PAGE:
46MIXING MEDICATIONS FROM TWO VIALS – CONT’D G. Invert needle or needleless device into Vial A, being careful not to push plunger and expel medication within syringe into vial. Invert vial and carefully withdraw the desired amount of medication from vial A into syringe.H. Withdraw needle or needleless device and expel any excess air from syringe. Check fluid level in syringe for proper dose. Medications are now mixed.I. change needle or needleless device for appropriate size needle if medication is being injected. Keep needle or needless device capped until administration time.Clinical Decision Point: If too much medication is withdrawn from second vial, discard syringe and start over. Do not push medication back into either vial!
47MIXING INSULINSA. If patient takes insulin that is cloudy, roll bottle of insulin between hands to re-suspend insulin preparation.B. Wipe off top of both insulin vials with alcohol swab.C. Verify insulin dose against MAR.D. If mixing rapid or short acting insulin with intermediate or long- acting insulin, take insulin syringe and aspirate volume of air equivalent to dose to be withdrawn from intermediate or long acting insulin first. If two intermediate or long acting insulins are mixed, it makes no difference which vial is prepared first.E. Insert needle and inject air into vial of intermediate or long acting insulin. Do not let tip of needle touch solution.
48MIXING INSULINS – CONT’D F. Remove syringe from vial of insulin without aspirating medication.G. With the same syringe, inject air equal to the dose of rapid or short acting insulin into vial and withdraw correct dose into syringe.H. Remove syringe from rapid or short acting insulin and remove any air bubbles to ensure accurate dose.I. Verify short acting insulin dosage with MAR and show insulin prepared in syringe to another nurse to verify that correct dosage of insulin was prepared. Determine which point on syringe scale the combined units of insulin should measure by adding the number of units of both insulins together (e.g., 4 units Regular + 10 units NPH = 14 units total. Verify combined dosage.)
49MIXING INSULINS – CONT’D J. Place needle of syringe back into vial of intermediate or long acting insulin. Be careful not to push plunger and inject insulin in syringe into vial.K. Invert vial and carefully withdraw desired amount of insulin into syringe.L. Withdraw needle and check fluid level in syringe. Keep needle of prepared syringe sheathed or capped until ready to administer medication.Clinical Decision Point: If long-acting insulin glargine (Lantus) is ordered, note that this is a clear insulin, and it should not be mixed with other insulin preparations.
50MIXING INSULINS – REVIEW FOR YOU! What do you do when you have to administer NPH insulin and Regular insulin, in the same syringe?1. Push Air into the NPH Insulin First (the cloudy insulin) & then Push Air into the Regular Insulin (the clear insulin) Second!2. Then, you draw up the Regular Insulin (the Clear insulin) first and then the NPH insulin (the cloudy insulin) second!Try & Memorize this, as this is valuable information!
51Below, please find an article on how to administer insulin This article is for your review only and you need to follow the instructions per your book!To view the article, copy and paste it in your tool bar!Drawing up and Giving Insulin: Article Link Below!medicalschool/centers/BarbaraDavis/Documents /book-understandingdiabetes/ud09.pdf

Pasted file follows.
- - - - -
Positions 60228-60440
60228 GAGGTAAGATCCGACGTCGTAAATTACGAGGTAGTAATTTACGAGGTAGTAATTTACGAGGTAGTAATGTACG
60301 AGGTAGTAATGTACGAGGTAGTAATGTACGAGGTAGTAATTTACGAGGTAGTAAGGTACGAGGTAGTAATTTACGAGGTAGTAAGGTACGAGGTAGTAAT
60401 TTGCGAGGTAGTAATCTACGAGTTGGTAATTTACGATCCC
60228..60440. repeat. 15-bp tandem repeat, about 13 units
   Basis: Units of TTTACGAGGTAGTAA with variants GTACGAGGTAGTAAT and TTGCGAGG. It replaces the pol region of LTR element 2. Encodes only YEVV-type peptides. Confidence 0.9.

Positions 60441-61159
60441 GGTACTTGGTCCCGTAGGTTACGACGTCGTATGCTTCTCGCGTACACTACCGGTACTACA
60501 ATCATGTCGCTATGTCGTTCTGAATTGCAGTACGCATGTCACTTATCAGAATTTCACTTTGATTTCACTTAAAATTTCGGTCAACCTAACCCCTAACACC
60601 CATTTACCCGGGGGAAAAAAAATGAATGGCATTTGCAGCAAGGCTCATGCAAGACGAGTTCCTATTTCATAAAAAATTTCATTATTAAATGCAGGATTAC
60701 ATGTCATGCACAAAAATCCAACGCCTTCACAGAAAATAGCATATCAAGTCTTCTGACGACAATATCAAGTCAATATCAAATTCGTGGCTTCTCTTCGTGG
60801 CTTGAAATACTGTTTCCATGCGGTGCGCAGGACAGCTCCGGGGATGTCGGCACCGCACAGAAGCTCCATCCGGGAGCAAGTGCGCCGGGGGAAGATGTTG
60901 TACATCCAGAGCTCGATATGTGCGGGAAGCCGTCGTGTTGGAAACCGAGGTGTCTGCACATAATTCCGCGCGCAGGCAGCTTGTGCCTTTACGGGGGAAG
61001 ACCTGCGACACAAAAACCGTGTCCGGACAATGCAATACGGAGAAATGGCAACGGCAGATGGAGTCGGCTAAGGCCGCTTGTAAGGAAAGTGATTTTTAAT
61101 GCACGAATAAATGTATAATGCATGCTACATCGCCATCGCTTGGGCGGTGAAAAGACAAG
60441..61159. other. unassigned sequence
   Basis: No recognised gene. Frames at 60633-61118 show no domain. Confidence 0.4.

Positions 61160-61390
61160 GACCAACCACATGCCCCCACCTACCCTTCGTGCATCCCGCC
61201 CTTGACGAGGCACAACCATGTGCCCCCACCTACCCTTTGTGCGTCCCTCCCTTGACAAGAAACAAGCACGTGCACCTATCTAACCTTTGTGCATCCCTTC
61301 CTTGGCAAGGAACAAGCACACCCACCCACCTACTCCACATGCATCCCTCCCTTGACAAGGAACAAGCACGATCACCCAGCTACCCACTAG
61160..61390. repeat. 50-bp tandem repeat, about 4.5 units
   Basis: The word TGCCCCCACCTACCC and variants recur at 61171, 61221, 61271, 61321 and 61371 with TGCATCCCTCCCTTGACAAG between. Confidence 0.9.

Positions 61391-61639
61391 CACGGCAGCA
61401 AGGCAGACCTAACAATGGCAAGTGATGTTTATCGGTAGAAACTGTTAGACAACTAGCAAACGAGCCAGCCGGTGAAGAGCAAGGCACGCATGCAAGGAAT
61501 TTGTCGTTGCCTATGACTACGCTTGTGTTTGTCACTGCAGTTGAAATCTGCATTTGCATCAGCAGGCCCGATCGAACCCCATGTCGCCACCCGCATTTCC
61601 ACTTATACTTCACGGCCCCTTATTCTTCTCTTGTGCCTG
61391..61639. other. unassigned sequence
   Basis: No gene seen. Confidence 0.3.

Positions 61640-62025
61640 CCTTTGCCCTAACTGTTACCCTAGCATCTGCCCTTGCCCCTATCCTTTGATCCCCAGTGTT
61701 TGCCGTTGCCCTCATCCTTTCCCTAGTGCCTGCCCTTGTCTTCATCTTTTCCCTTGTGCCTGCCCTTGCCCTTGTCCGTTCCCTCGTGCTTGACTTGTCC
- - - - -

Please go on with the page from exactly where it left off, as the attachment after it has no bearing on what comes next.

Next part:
52MIXING MEDICATIONS FROM VIAL AND AN AMPULE A. Prepare medication from vial first, following Skill 22-1, Step 4.B. Determine on syringe scale what combined volume of medications should measure.C. Next using the same syringe, prepare second medication from ampule, following Step 3 in SkillBE FEARLESS!
53MIXING MEDICATIONS FROM VIAL AND AN AMPULE D. Withdraw filter needle from ampule and verify fluid level in syringe. Change filter needle to appropriate SESIP needle. Keep device or needle sheathed or capped until administering medication.E. Check syringe carefully for total combined dose of medications.NEVER OVER-FILL A SHARPS CONTAINER!
54MIXING MEDICATIONS IN ONE SYRINGE – CONT’D 11. Compare MAR, computer screen, or computer printout with prepared medication and labels on vial/ampules. This is the second check for accuracy.12. Dispose of soiled supplies. Place used ampules and/or vials and needle or needless device in puncture-and leak-proof container.
55MIXING MEDICATIONS IN ONE SYRINGE – CONT’D 13. Clean work area and perform hand hygiene.14. Check syringe again carefully for total combined dose of medications.15. The third check for accuracy occurs at patient’s bedside.
56END OF SKILLThis is the end of the skill.Your book does not provide a video on how to mix insulins. I have found one on you tube for you to view.Please remember, this video was not picked out by the school, but by me and while I am making these power point presentations for the students at RCC, I am not affiliated with this college.Please feel free to watch the video, but practice what is in your book, as well.MIXING INSULIN – ON YOU TUBE:
57What are some Signs & Symptoms of Hypoglycemia? Look for Signs & Symptoms of Hypoglycemia!
58What are some Signs & Symptoms of Hyperglycemia?
593. DRAWING UP MEDICATION FROM AN AMPULE: YOU TUBE VIDEOS TO WATCH; Please remember, these are the videos that I picked out, not the school!1. Reconstitution of Powdered medication you tube video:2. MIXING INSULIN – ON YOU TUBE:3. DRAWING UP MEDICATION FROM AN AMPULE:4. Drawing up medication from a vial: